The program will be a mix of presentations, panel discussions and knowledge cafe-style interactions by presenters and participants alike.  While we will have some straight ahead presentations we also want to draw out the wide range of wisdom and experience that we know many of the participants will bring.


Workshop Lineup

DSC_0001Our lineup of workshops is shaping up to be a pretty exciting range of offerings this year.  Here are some titles to intrigue you.  Click on the links to see the descriptions and presenter bios:


How the Five Principles of Sharing Housing Leads to Happy Housemates and Connected Communities  By Annamarie Pluhar

Online Storytelling: How to Build Your Community or Cause with Modern Tools  By Janel Healy,  Online Communications Project Manager at Occidental Arts & Ecology Center in California


Zones of Intimacy Understanding Personal and Group Social Dynamics in a Permaculture Context   By Lee Walker Warren, Co-founder and Co-director of the School of Integrated Living at Earthaven Ecovillage in NC

Permaculture in Community  By Kimchi Rylander of Earthaven Ecovillage

Transparency Tools–Conference Kick-off!

I think that there are two extreme philosophies of community building. The first is the Field of Dreams Model: if you build it (buildings, infrastructure, gardens) they (community members) will come. The second is the Take Care of the Relationships Model. The relationships between the people building the community are the most important thing, and the strength of the community depends on the strength of these relationships and their ability to successfully work through conflicts. If the relationships are strong, any other problem is manageable by the group. This is of course an incredibly reductivist view of community and naturally both elements are crucial to successful community building. But I think that the elements of the Relationships Model tends to get overlooked more frequently than the elements of the Field of Dreams Model. People get excited about a shared vision and shared values, and in all the excitement this vital piece can get overlooked; often with detrimental results down the line.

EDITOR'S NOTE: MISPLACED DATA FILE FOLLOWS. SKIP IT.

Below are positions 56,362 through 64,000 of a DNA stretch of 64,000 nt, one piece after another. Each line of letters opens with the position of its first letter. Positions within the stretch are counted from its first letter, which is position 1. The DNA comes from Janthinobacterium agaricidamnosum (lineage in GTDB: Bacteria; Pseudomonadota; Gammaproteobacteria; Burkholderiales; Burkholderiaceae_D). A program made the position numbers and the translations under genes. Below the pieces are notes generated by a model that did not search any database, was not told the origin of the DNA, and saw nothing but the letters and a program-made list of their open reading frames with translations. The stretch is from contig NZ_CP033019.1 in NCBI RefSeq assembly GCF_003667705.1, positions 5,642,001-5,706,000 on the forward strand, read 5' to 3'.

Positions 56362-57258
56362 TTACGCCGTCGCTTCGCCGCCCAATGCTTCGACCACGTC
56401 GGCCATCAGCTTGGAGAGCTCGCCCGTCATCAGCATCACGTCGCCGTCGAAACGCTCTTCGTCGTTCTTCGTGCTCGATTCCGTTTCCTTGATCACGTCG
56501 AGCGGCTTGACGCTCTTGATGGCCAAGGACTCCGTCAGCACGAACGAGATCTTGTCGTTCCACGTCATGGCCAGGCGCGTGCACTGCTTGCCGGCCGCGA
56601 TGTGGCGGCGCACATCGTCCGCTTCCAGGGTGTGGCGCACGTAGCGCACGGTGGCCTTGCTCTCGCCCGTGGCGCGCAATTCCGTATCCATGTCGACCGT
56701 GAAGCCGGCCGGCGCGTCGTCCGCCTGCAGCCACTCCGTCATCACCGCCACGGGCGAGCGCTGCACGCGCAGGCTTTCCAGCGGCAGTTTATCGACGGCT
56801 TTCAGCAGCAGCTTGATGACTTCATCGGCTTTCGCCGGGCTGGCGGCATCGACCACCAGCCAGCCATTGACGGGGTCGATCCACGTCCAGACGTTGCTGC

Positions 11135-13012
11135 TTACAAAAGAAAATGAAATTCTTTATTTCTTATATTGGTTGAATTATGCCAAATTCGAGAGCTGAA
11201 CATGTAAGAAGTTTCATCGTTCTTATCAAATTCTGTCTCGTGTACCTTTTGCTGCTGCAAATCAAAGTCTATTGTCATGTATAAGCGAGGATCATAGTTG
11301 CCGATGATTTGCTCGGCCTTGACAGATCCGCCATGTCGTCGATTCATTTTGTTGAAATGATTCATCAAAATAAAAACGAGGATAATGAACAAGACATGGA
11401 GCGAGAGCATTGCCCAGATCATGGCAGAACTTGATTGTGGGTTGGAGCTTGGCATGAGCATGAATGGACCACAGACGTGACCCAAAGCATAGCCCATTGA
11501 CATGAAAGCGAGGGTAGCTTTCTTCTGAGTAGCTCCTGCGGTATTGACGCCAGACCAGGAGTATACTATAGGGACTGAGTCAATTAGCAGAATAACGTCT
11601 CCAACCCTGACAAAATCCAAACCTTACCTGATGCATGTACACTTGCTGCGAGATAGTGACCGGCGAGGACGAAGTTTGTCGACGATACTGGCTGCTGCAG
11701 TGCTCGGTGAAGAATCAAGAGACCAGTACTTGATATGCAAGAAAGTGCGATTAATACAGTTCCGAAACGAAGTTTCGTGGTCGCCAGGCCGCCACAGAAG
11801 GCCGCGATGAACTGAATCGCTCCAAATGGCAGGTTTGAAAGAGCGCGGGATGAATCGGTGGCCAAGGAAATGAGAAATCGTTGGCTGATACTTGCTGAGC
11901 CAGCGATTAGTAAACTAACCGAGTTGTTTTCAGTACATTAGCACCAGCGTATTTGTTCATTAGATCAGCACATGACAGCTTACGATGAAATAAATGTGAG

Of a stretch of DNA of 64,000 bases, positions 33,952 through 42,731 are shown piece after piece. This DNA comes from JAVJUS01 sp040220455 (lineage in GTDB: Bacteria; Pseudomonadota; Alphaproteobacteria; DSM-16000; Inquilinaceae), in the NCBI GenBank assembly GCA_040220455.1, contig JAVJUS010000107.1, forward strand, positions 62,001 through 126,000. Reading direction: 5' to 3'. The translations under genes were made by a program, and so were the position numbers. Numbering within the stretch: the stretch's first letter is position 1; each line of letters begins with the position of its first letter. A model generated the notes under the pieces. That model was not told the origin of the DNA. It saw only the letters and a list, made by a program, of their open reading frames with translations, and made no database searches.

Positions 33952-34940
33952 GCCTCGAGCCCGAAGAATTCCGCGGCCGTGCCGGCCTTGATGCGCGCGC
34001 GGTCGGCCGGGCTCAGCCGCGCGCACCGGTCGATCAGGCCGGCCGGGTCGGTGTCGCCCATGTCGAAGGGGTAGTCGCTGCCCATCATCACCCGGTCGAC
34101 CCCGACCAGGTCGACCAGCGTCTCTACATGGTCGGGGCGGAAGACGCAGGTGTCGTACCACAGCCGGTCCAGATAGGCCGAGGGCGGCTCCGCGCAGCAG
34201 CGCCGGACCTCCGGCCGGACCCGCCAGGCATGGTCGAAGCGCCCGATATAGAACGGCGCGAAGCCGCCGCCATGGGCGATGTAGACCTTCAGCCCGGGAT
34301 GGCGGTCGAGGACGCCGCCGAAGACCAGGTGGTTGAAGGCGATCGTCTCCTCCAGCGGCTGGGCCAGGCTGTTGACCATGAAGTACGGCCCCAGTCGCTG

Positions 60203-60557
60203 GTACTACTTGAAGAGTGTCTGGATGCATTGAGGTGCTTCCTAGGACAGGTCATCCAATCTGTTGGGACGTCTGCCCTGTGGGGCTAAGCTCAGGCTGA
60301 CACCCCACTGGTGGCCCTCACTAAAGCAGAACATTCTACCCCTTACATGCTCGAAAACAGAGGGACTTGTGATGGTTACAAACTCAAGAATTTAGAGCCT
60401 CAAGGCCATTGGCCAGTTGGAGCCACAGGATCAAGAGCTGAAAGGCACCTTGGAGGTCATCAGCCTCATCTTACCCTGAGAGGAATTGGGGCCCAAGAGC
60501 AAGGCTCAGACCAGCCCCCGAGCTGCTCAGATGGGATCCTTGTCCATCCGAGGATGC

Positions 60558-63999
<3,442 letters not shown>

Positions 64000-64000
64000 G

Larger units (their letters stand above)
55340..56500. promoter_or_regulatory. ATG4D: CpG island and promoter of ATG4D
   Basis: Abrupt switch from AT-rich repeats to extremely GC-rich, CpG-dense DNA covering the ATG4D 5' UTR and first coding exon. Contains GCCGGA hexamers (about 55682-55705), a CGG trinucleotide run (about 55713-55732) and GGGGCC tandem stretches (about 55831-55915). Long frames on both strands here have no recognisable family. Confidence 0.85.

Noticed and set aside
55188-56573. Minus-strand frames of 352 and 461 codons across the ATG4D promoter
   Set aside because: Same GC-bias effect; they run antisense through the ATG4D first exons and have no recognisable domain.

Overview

ListeningSo how do you build and strengthen relationships in a community context? Or amongst a group of people who are interested in creating a new community? That’s what the Conference’s Friday night teaser will start diving into. We will give you first-hand experience of these tools, and start building our little weekend Communities Conference Community right off the bat. There will also be an entire workshop block dedicated to this topic, and likely some Open Space options as well. To get your juices flowing, here are some examples of relationship building tools for a community context.

Communities Conference Inspirations

Thanks Nexus (ex-Twin Oaker) for creating this video for us!

5 ways to get the most out of the Communities Conference

by Paxus